Strict Standards Put China on Track to Meet Emissions Goal by 2020

A photo taken in the city of Taiyuan, China, shows haze on Dec. 3, 2016. (Credit: Yuhang Wang)

(CN) – Low emission standards put into place five years ago have drastically cut polluting emissions from Chinese coal-burning power plants, according to new research released Monday.

The study, in the journal Nature Energy, details how a team of researchers across the United Kingdom and China examined how China’s Ultra-Low Emissions (ULE) Standards policy, introduced in 2014, has affected emission discharge from Chinese power plants.

The scientists discovered that after the low emissions standards were introduced in China, coal-burning thermal power plant emissions dropped dramatically – and rapidly – across the nation.

Researchers found that between 2014 and 2017, Chinese power plants emitted harmful pollutants, such as sulfur dioxide and nitrogen oxide, at a drastically less severe rate. Data shows that in the three years following the ULE standards, power plant emissions dropped 65%, 60% and 72% each year, respectively. This resulted in millions of fewer metric tons of pollutants being released into China’s atmosphere during those years.

Zhifu Mi, co-author of the study and lecturer at UCL Bartlett School of Construction and Project Management, says this is an inspiring development for China and the world at large.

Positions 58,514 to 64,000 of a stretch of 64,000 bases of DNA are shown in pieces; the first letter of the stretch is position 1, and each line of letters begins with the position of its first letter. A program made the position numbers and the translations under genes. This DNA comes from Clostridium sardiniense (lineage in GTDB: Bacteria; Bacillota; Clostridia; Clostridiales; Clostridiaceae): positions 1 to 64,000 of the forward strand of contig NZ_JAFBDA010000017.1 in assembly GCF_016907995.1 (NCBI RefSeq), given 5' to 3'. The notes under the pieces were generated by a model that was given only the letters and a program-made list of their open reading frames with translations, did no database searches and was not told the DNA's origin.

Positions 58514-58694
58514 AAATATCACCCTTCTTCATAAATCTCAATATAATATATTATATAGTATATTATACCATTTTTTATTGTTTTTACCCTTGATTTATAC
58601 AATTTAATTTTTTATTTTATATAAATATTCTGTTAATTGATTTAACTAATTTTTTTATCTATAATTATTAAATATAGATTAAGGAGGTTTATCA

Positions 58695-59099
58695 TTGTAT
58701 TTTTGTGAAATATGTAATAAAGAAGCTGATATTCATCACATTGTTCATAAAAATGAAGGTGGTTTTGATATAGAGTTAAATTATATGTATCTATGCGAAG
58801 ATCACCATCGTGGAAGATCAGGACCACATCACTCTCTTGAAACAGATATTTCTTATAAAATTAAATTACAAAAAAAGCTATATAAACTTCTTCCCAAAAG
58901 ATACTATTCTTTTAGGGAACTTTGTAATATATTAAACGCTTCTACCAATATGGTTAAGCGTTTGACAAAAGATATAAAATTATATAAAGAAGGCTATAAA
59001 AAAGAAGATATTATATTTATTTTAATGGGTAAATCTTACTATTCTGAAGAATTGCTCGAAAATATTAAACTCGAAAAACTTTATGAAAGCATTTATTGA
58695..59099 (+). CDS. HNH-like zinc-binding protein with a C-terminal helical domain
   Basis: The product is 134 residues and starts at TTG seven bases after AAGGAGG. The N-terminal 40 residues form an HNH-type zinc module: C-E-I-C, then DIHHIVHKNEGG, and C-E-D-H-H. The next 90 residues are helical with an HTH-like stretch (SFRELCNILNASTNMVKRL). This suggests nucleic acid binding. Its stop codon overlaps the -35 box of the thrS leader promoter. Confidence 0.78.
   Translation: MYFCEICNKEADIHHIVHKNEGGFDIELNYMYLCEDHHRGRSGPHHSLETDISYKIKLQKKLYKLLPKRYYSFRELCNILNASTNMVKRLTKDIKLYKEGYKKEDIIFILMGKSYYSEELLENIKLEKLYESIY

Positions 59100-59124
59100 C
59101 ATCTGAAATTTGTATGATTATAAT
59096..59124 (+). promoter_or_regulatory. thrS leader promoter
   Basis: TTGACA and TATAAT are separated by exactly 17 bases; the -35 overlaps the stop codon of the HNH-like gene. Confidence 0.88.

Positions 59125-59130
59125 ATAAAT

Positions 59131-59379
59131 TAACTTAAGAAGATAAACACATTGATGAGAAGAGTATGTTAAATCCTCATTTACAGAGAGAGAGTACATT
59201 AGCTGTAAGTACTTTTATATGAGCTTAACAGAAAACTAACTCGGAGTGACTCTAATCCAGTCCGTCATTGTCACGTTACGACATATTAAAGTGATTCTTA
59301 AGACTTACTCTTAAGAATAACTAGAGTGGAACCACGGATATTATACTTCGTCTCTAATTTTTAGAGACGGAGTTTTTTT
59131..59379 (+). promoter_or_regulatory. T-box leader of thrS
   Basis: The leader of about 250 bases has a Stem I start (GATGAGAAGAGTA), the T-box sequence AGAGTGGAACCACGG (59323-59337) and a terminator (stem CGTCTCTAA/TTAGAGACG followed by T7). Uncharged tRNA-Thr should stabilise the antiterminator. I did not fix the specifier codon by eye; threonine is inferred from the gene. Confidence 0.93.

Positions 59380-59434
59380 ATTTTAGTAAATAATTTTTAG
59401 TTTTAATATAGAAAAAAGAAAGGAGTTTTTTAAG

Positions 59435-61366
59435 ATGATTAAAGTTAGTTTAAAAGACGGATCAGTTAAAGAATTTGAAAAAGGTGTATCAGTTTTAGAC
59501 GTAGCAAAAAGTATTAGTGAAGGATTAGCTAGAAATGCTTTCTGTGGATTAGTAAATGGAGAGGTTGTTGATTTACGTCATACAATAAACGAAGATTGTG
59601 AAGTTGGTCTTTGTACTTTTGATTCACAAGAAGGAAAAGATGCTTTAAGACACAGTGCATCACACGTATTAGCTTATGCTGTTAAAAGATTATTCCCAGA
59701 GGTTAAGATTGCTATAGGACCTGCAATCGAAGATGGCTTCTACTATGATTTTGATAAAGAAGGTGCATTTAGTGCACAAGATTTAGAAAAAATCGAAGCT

“This is encouraging news for China, as well as other countries wishing to reduce their power emissions,” Mi said in an email. “Thermal power plants combusting coal, oil, natural gas and biomass are one of the major contributors to global air pollution. These significant emission reductions demonstrate the technical and economic feasibility of controlling emissions from power plants to reach ultra-low levels.”

The study reports that if this trend continues, Chinese emissions can lower even further as more coal-burning power plants meet the ULE standards. Researchers note that as these emissions continue to drop, air quality around the nation is likely to vastly improve and Chinese citizens could experience significant benefits to their respiratory health and wellbeing.

Mi hopes that these groundbreaking changes will not only improve China’s environmental quality, but as well help change the way we look at the role coal can play in energy management.

“With coal being the most widely used fuel in China, cutting the number of thermal power plants within a short timeframe would be challenging. The results of this research are encouraging in demonstrating that coal can be used in a much cleaner way to generate electricity,” Mi said.

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